I know it would be easier to just go and get a new motor, rewind it, get a new mill, have 3ph installed at my place for 200k$ and any other solution that are easier to implement. But, I almost have a completed RPC. I just need capacitors and a few component I can find to almost any surplus to get it completed. I just want to be able to choose the right capacitors and see what i do afterward. If I can pay 200$ and get a decent RPC, plus the learning experience, I'll take that over the whatever solution that is not cheaper.

Plus, once I get it, I wont need to care for finding 240V and will be able to replace my machine tool for industrial ones without any second though.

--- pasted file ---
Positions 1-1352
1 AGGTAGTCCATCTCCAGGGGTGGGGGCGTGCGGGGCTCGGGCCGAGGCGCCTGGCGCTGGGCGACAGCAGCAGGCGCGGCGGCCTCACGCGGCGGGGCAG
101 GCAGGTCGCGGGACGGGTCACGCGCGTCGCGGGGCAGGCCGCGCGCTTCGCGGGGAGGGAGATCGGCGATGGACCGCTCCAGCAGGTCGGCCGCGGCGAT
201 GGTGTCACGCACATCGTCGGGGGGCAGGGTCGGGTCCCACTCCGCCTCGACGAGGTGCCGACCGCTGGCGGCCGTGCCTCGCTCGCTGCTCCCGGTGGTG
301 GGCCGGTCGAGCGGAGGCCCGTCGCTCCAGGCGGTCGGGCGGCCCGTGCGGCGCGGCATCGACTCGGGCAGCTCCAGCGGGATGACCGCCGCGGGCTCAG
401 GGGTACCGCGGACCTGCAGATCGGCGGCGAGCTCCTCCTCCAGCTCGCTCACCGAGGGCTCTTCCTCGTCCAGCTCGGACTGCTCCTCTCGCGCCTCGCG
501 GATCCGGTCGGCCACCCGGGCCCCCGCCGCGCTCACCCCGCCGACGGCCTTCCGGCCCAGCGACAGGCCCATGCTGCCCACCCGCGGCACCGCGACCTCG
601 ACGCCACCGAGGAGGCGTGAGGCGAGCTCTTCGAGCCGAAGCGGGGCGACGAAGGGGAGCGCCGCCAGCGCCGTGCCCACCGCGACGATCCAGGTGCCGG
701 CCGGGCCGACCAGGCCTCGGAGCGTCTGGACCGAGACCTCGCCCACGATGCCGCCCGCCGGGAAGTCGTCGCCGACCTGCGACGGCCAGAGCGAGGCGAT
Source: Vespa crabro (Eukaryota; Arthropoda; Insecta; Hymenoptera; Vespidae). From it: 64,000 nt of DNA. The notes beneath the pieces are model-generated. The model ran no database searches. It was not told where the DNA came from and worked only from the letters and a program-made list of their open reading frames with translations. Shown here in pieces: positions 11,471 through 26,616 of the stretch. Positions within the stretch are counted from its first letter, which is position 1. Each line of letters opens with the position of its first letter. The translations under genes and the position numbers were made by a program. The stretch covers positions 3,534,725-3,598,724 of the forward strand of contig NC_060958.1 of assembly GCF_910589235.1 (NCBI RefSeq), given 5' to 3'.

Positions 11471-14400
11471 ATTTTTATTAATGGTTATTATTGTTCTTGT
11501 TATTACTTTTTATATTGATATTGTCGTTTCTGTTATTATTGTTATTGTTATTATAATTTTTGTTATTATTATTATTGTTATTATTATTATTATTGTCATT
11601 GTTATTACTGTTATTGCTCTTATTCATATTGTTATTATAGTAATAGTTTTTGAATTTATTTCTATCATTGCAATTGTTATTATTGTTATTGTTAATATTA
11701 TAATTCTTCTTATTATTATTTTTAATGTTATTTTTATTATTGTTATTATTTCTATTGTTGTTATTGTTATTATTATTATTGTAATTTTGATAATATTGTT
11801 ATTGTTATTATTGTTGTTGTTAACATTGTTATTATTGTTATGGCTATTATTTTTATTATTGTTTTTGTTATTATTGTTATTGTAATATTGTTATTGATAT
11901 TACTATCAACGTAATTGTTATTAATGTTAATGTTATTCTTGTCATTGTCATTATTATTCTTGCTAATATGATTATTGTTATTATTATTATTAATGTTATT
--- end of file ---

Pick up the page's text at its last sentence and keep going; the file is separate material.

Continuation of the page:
dalmatiangirl61

Diamond
Joined
Jan 31, 2011
Location
BFE Nevada/San Marcos Tx
Well your going to need the rpc no matter what, its the odd voltage motor that is not worth fooling with. If it was me, I'd either find a used 220/440v B-port motor, or make an adapter plate for regular C-face motor, if it even needs an adapter. And at some point that machine is going to be sold, the 575v motor is going to be a big negative.

As for higher than 440v caps, considering 575v is used in other places, I would guess they are available somewhere, but 220/440 seems to be the norm here.
 
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TRC

Aluminum
Joined
Jun 22, 2022
Well your going to need the rpc no matter what, its the odd voltage motor that is not worth fooling with. If it was me, I'd either find a used 220/440v B-port motor, or make an adapter plate for regular C-face motor. And at some point that machine is going to be sold, the 575v motor is going to be a big negative.
It's the Canadians norm to use 575V 3ph for industrial motors.